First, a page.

Yahoo Finance's Julie Hyman and Brian Sozzi discuss Netflix's stock taking a dip, subscriber growth, the company's fourth quarter earnings, and the outlook for the streaming platform.
JULIE HYMAN: We have to start by digging into Netflix and those disappointing numbers from the company on a number of different fronts here. Now with Netflix, of course, subscribers are always what tend to get the most attention. So let's run through those numbers quickly here.
Fourth quarter subscribers up 8.3 million. That misses the company's own prior guide of 8.5 million. Also the company saying, in this current quarter, it's going to grow subscribers by 2.5 million. That's versus growth of 4 million a year earlier. So pretty dramatic slowdown in that first quarter growth rate here. Also getting some attention, operating margin at 8.2% versus 14.4% a year earlier. That's the fourth quarter number there as the company spent more money on content.
And Brian Sozzi, some of the spending on content paid off. I mean, Netflix had some really big hits during the quarter and over the course of the year between "Squid Game," "Don't Look Up," also getting really big numbers. But it seems like it wasn't enough, particularly when you look across the globe.
BRIAN SOZZI: No, and it really wasn't enough for Wall Street. As you're seeing with the stock reaction here in the pre-market, Julie, absolutely vicious. I counted at least four downgrades by sell sign analysts this morning on Netflix after this quarter. Makes you wonder where the hell were they last week into this report. Nonetheless, there was a lot of concern here.
And there's a lot of concerning takeaways, I think, from the earnings call. When you have Reed Hastings, the co-chief executive officer of Netflix, hopping on this very lengthy earnings call, saying that, hey, we're being impacted by increased competition. We're being impacted by, what he is calling, a COVID hangover effect and, oh yeah, we really can't measure the impact of any of this stuff and when it might end, those are red flags.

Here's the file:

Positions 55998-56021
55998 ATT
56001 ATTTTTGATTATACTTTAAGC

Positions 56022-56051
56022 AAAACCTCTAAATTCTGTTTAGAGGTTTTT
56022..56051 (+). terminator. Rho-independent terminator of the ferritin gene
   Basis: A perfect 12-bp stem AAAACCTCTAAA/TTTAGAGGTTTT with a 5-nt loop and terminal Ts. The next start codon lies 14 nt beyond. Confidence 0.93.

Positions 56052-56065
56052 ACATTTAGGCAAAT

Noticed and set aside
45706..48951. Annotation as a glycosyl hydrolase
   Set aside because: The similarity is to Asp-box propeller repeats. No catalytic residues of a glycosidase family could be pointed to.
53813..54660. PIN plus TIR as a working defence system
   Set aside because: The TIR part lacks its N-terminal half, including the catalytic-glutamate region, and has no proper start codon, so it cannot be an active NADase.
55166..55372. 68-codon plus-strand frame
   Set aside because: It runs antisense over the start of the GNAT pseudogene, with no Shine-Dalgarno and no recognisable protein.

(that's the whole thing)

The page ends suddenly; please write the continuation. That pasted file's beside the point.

And I think that's why you see the likes of Pivotal Research-- and I just wrote about this, the story's on the Yahoo Finance Homepage right now-- why you have analysts calling Netflix shares dead money, potentially dead money right now, even after this very sharp pullback.
JULIE HYMAN: Well, I'm curious because I didn't get a chance to take a look at that note size. Does Pivotal say it's dead money for how long? I mean, typically you'll get an analyst make a comment like that and say, you know, this is a period that's going to last X amount of time. Did they put a time frame on it?
BRIAN SOZZI: Short term. It's one of those short term tactical calls, I think, out of Pivotal where it's going to be hard to drive a bullish case around Netflix in the near term after a quarter like this, and after a quarter where they came out and really warned of even slower growth in the first quarter here.
So a lot to be concerned about. But again, Pivotal coming out saying a little bit more optimistic longer term, still view the business model as intact. And that model, essentially, is people leaving pay-tv and signing up for streaming services. But again, just not a good conference call from Reed Hastings and company.
JULIE HYMAN: Yeah. At the same time, Hastings did express confidence in the longer term for the company also. Right? That, yes, there is competition here, but that company is going to manage to hold up. A couple of other things that we have to mention, of course, the raised prices. Right?
Netflix raising prices in the US and Canada last week, which was the first increase since 2020. And in the investor letter, holding out the idea and the possibility of continued price increases. In particular, a couple of things that are increasing costs for Netflix.